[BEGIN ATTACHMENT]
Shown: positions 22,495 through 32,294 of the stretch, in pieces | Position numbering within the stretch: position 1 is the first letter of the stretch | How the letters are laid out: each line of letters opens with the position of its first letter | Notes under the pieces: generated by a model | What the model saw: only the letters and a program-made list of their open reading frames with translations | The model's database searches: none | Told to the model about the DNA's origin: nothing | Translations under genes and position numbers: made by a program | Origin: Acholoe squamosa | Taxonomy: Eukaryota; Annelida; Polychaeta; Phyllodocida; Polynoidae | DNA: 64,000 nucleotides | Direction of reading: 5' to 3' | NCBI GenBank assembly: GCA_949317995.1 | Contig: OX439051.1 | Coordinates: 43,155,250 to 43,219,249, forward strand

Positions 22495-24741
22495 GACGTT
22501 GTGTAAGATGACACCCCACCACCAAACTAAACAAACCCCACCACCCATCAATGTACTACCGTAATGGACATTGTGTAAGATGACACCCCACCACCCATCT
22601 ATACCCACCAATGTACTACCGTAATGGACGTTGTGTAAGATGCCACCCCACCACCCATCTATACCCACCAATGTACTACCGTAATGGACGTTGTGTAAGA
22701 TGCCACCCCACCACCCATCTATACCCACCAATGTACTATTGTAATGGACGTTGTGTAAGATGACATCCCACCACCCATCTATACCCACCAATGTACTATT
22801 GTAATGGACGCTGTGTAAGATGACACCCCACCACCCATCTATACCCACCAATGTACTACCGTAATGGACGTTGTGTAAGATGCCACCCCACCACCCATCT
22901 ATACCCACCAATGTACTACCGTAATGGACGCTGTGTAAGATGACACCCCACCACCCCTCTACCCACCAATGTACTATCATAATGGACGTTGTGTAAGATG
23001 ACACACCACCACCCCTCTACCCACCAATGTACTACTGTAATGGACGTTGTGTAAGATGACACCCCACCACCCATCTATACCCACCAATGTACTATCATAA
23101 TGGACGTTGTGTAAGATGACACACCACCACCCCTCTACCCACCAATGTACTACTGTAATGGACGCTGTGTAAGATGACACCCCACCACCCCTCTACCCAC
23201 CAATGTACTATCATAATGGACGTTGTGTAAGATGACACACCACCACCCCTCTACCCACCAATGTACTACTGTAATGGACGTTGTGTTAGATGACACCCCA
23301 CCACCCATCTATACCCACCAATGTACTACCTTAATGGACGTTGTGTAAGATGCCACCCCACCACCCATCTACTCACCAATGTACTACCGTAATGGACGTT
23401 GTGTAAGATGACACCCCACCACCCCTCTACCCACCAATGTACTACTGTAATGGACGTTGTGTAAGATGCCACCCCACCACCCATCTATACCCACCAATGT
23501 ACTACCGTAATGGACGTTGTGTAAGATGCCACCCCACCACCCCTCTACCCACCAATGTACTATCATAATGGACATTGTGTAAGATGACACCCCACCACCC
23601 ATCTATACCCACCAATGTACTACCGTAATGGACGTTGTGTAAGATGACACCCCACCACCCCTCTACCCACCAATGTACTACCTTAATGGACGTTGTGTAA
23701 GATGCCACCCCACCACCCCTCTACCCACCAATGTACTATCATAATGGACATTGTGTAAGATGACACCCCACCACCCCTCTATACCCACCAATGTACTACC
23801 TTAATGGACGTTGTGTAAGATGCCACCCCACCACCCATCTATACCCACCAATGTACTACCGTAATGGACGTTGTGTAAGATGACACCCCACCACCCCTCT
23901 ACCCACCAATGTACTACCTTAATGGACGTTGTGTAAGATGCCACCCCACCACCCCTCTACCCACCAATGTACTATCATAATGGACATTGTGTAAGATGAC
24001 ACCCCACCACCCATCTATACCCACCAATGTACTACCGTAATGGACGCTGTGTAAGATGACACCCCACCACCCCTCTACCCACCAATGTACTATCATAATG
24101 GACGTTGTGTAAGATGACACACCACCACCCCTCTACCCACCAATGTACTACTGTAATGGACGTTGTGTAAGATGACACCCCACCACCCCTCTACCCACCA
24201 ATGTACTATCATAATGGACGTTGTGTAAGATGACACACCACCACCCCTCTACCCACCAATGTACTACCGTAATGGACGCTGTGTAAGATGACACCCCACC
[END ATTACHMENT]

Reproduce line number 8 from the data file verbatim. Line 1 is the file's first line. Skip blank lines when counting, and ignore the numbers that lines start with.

22901 ATACCCACCAATGTACTACCGTAATGGACGCTGTGTAAGATGACACCCCACCACCCCTCTACCCACCAATGTACTATCATAATGGACGTTGTGTAAGATG